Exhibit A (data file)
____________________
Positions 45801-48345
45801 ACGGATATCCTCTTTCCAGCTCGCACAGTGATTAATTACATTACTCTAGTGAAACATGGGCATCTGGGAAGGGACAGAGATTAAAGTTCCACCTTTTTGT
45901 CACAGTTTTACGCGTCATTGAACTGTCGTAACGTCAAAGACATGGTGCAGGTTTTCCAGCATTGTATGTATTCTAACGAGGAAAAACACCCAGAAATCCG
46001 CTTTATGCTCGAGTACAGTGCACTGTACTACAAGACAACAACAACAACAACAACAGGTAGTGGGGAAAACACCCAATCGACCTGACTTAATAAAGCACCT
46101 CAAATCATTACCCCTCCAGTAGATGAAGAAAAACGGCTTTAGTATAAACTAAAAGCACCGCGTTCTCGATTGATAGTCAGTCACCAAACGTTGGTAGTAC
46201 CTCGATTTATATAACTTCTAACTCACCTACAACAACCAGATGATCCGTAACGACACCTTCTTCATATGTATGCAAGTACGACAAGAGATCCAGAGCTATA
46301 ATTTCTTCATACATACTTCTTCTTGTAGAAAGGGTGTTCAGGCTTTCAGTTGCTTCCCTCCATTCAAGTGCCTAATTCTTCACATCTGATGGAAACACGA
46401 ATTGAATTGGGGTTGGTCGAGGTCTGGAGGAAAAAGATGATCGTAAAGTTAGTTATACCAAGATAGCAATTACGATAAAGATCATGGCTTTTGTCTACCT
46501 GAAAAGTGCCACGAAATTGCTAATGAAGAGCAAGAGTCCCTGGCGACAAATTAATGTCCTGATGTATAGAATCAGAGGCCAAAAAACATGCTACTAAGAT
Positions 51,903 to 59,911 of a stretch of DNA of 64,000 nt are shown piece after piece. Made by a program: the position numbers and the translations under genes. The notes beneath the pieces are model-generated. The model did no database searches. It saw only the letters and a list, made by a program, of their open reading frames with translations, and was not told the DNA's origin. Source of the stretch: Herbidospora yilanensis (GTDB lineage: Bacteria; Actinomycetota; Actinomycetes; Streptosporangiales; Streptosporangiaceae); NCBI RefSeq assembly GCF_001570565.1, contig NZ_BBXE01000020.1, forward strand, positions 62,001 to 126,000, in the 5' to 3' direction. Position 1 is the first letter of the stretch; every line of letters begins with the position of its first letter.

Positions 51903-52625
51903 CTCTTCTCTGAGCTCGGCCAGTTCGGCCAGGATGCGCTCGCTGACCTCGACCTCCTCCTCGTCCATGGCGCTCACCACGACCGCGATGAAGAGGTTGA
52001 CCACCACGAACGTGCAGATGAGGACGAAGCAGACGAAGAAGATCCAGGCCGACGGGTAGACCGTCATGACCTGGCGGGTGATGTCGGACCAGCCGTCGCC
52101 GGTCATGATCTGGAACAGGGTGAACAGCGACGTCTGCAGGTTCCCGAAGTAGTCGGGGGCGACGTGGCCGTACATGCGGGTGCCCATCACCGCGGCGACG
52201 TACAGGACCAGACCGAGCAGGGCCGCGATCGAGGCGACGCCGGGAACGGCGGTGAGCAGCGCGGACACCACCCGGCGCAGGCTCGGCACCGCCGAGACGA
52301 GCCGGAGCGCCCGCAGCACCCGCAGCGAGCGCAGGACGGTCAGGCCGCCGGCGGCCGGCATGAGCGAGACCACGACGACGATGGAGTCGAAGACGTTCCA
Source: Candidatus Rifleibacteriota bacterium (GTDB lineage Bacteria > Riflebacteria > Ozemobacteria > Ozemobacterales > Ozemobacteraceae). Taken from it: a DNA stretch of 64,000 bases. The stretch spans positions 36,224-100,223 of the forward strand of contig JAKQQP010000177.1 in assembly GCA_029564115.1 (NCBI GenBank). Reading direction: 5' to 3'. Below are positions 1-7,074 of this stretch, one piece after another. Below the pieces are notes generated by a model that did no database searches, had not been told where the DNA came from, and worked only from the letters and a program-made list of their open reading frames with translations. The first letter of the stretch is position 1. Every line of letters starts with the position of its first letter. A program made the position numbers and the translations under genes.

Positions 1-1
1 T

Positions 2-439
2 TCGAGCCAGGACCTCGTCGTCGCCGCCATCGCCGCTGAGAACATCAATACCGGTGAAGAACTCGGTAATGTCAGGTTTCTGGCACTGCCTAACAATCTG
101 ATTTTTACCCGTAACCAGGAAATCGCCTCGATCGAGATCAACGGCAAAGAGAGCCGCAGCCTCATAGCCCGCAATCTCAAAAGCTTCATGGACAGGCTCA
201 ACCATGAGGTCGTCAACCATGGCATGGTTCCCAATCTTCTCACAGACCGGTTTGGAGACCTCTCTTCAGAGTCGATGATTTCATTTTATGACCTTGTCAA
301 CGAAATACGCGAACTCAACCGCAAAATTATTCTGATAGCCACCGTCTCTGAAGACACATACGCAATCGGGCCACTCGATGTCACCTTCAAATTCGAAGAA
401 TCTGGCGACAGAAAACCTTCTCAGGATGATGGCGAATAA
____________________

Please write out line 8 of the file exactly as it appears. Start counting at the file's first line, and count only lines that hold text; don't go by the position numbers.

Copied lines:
46401 ATTGAATTGGGGTTGGTCGAGGTCTGGAGGAAAAAGATGATCGTAAAGTTAGTTATACCAAGATAGCAATTACGATAAAGATCATGGCTTTTGTCTACCT